Does Ford’s Ontario Election Win Put His Government Above The Law? He Seems To Think So.
A Brief Commentary by Doug Draper
Posted September 11th, 2018 on Niagara At Large
This past July, Doug Ford’s then barely four-week old Ontario government shocked people across the province with a sudden announcement that he had tabled legislation – Bill 5 or what he and his Tories where calling the “Better Local Government Act” – that would slash the number of seats on Toronto city council in half and cancel elections at large for regional council chairs in Niagara, York, Peel and Muskoka.
Ford made his announcement just hours before the deadline for people to register their papers as candidates in this October 22nd municipal elections – causing many to question why he would mandate such significant changes without consultation and when the municipal election process was already underway.
The City of Toronto chose to challenge Ford’s ‘Bettter Local Government Act’ in the courts. Niagara, Peel, York and Muskoka did not. And this past Monday, September 10th, Ontario Superior Court Justice Edward Belobaba ruled that with respect to the moves Ford was making on Toronto at least – to slash the number of seats on its city council from 47 to 25 – those constitute a violation of the democratic freedoms enshrined in Canada’s Charter of Rights.
Then, within hours of the judge’s ruling, there was Ford announcing that he will not only use who knows how much tax money to appeal it, he will also go to draconian lengths to use the Charter of Right’s “notwithstanding clause” – usually reserved for emergencies that rise to the level of a major disaster, war or terrorist attack – to walk over the rights cited by the judge and do what he wants to do to Toronto’s city council anyway.
And why is he going to such drastic lengths?
According to him, it is because the judge, who dared to question the constitutionality of something he was doing, was appointed and he is the leader of a democratically elected government. Furthermore, Ford said he would not hesitate to reach for the notwithstanding clause again he felt it was necessary to impose his will, even if it means overriding the rights and freedoms of others.
Ford earned a reputation as a bully during the years he sat on Toronto city council and road shotgun for his late brother Rob when he was mayor. Now here he is bringing the same conduct and character to Ontario politics on the grounds that he won a provincial election with 38 per cent of the vote.
This guy is already behaving like a bully and dictator at the provincial level, and unless members of his caucus show the courage to restrain him, we have over three and a half more years of this.
Here is the Ford government’s September 10th media release on its determination to move over, despite court ruling based on constitutional law, with the slashing of Toronto’s city council. What municipal government in the province will Ford go after next?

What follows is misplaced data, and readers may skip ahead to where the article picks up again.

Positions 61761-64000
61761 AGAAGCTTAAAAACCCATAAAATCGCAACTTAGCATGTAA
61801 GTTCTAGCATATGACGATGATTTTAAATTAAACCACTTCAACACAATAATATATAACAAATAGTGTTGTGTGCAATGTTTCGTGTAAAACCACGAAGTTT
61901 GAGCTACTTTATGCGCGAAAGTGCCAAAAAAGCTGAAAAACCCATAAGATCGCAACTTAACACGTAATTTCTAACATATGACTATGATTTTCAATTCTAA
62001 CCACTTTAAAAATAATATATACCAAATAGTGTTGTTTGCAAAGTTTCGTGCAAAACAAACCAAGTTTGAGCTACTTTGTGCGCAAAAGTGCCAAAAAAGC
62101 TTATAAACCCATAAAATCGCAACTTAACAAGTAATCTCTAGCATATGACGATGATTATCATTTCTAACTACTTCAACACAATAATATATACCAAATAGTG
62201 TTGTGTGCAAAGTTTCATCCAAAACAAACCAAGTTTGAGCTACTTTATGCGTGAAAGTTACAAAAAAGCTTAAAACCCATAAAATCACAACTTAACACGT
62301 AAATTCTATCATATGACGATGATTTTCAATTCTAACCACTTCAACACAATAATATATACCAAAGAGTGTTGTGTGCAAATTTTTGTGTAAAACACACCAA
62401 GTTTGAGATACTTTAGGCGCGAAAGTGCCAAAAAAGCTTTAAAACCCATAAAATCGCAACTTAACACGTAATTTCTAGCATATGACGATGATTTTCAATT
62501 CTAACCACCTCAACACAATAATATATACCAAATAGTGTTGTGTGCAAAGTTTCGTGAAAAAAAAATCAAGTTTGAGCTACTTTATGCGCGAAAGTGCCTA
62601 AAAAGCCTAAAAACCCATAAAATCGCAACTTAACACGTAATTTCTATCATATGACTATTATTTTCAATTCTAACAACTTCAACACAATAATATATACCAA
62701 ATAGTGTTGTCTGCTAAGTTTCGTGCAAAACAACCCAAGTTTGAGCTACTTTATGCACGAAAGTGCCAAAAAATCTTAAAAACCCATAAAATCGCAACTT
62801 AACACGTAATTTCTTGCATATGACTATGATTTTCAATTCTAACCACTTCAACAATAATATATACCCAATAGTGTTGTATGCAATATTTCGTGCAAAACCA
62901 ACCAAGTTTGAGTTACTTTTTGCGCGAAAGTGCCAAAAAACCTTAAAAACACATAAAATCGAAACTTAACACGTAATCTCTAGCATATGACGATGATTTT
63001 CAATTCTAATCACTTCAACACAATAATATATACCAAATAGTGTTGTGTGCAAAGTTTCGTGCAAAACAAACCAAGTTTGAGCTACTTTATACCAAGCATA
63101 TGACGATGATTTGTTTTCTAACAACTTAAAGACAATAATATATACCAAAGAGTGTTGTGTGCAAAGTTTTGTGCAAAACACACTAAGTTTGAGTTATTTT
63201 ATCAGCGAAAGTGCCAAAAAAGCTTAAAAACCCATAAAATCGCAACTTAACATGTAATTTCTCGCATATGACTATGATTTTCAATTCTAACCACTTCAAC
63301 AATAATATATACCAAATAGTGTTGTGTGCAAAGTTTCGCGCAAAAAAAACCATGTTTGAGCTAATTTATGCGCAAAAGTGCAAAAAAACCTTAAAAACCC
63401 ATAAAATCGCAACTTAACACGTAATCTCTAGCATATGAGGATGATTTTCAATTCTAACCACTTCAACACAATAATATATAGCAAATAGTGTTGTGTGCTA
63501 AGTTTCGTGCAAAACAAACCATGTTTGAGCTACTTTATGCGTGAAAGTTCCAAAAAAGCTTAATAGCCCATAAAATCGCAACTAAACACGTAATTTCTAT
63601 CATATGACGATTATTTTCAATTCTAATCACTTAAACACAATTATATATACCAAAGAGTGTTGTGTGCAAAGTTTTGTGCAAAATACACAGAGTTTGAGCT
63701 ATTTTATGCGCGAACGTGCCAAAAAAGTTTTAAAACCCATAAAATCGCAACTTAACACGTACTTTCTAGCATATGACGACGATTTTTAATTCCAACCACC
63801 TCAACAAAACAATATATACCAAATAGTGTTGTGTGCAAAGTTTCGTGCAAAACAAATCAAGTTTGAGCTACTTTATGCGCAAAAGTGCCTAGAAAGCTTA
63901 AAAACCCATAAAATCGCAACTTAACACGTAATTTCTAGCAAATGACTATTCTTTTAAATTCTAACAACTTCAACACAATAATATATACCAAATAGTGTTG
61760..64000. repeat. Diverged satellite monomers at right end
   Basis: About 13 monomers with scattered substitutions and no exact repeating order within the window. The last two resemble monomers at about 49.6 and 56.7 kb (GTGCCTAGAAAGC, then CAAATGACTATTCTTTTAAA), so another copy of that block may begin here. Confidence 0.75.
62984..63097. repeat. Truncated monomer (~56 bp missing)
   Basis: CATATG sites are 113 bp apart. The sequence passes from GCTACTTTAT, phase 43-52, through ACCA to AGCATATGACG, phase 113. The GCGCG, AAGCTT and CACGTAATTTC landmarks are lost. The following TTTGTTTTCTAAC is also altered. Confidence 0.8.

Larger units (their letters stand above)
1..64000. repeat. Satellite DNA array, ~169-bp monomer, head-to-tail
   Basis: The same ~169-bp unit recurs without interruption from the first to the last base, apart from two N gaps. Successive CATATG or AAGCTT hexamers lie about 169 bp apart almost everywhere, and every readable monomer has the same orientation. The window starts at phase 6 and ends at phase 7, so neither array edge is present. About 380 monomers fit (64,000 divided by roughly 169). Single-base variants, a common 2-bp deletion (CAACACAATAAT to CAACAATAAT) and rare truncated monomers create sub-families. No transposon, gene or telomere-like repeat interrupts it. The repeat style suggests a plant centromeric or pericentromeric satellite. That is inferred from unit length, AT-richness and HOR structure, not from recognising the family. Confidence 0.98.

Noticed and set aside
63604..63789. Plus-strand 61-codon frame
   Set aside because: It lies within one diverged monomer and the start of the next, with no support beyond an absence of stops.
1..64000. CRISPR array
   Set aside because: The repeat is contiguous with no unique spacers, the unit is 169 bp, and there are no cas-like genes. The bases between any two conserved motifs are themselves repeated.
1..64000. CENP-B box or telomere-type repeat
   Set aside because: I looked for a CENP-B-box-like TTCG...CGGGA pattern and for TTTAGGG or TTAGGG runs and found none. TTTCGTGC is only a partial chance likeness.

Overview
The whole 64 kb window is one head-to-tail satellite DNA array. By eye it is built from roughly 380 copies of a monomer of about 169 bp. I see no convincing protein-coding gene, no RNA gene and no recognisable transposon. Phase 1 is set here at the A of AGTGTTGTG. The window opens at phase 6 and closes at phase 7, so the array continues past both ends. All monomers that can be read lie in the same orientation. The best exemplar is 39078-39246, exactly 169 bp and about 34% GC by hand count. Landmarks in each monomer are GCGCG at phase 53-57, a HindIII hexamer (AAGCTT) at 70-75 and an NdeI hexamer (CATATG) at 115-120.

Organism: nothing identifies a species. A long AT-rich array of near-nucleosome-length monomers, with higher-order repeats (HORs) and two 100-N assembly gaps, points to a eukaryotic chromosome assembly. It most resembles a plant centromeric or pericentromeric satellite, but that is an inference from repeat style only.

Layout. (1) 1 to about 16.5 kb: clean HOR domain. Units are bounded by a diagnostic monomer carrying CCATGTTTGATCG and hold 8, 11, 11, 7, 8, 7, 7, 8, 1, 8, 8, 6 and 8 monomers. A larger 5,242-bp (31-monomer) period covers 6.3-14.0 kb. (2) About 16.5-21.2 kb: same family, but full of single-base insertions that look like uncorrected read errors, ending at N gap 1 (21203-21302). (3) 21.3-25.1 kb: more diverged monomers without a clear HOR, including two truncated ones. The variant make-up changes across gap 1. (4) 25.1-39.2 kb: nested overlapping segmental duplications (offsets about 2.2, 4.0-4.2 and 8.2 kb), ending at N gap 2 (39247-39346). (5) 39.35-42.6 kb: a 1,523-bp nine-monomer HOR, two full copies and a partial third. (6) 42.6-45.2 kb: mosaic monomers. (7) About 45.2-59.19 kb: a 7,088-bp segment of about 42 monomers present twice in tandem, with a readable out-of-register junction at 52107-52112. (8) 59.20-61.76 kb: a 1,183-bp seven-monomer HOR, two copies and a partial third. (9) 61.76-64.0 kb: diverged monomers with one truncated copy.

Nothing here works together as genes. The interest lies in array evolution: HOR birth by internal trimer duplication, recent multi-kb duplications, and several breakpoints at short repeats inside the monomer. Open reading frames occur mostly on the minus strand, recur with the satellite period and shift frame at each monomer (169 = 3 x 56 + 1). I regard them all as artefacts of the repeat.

Released September 10, 2018
Will call back the Legislature and invoke Section 33 of the Constitution to ensure the Better Local Government Act remains in effect as passed by Ontario’s democratically elected Legislature
Ontario Premier Doug Ford announced (this September 10th) that his government will take immediate action to ensure the Better Local Government Act remains in effect as passed by Ontario’s democratically elected legislature.
“Canada’s Constitution makes it clear. The province has exclusive responsibility over municipalities,” said Ford in announcing his government’s action. “The Better Local Government Act will reduce the size and cost of government while reducing dysfunction at City Hall.
The people who are most vocal and fighting this move are a small group of left-wing councillors looking to continue their free ride on the taxpayers’ dollar and a network of activist groups who have entrenched their power under the status quo.”
Ford announced that his government will immediately recall Ontario’s Legislature and introduce legislation that, if passed, will invoke Section 33 of the Constitution and ensure the Better Local Government Act is preserved in time for the October 22 Municipal Election.
Ford also announced that his government will immediately appeal Judge Belobaba’s decision to the Ontario Court of Appeal.
“I believe this decision is deeply concerning and wrong and the result is unacceptable to the people of Ontario,” concluded Ford. “If you want to make new laws in Ontario – or in Canada – you first must seek a mandate from the people.”
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